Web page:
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September 6 2012
Which? found that nearly three quarters of consumers questioned felt that supermarkets are trying to mislead them by using confusing pricing practices. This can make it difficult for shoppers to identify which products and promotions are the best value for money.
Under current legislation, retailers are required to provide both a selling price and a unit price for food. The unit price is the price by weight or volume that allows shoppers to compare the true cost of products, even if they come in different sizes.
Of the shoppers Which? questioned who used unit pricing, 88% said it helps them to work out which products and promotions are the very best value for money.
Of those shoppers who were aware of unit pricing but do not use it, over a fifth said it was because unit pricing is too small and hard to read.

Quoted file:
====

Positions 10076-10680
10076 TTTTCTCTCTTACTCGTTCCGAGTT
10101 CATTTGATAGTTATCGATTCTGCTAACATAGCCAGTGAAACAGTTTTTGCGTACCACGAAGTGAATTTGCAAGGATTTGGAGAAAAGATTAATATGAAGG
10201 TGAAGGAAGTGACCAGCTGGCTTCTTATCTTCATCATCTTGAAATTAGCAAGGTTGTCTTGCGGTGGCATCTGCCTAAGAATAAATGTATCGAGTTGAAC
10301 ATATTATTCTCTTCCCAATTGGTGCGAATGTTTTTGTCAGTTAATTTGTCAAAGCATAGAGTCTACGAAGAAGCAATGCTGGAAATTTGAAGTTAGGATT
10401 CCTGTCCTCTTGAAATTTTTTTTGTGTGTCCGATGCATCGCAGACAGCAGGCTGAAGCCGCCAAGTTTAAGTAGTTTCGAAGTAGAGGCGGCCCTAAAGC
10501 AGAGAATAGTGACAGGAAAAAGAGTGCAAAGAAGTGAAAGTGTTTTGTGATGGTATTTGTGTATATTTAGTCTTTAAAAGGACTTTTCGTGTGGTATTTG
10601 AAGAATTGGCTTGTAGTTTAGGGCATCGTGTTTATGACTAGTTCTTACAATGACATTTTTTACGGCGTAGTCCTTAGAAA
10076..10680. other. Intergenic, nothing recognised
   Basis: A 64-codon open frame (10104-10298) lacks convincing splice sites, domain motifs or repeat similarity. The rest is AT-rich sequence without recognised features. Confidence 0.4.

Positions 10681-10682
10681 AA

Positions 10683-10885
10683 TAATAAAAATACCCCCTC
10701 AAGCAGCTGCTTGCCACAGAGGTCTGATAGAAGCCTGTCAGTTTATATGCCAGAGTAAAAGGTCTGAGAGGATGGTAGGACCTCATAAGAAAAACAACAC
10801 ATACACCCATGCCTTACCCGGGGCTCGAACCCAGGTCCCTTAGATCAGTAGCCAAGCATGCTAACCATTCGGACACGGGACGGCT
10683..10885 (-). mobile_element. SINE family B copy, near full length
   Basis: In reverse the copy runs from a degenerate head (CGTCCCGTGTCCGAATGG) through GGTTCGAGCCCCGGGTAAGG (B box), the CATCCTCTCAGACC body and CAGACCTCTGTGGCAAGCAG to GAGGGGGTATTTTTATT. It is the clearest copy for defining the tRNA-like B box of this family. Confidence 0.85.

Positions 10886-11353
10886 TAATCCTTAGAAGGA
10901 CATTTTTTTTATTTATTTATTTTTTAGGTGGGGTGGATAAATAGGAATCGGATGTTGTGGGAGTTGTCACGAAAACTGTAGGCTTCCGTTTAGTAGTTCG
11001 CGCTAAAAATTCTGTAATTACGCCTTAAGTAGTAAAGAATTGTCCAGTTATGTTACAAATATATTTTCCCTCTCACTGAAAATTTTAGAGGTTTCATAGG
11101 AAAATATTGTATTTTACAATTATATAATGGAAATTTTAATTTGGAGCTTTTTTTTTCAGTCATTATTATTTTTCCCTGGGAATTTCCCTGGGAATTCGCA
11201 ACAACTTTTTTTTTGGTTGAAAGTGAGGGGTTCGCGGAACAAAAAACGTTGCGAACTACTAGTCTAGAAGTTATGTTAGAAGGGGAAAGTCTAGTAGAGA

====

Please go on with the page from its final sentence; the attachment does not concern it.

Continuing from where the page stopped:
“With household budgets squeezed and rising food costs among the top worries for consumers, it’s all the more important that stores make it as easy as possible for people to spot the best value products,” said Richard Lloyd, executive director of Which?. “All food and drink should be clearly and consistently priced by weight or volume across all stores, including products which are on special offer.”
Which? is calling for consumers to support the campaign by signing a pledge calling for supermarkets to use clear, simple price labeling at www.which.co.uk/unitpricing
People can also tweet pictures of confusing unit pricing to @whichaction using #priceitright.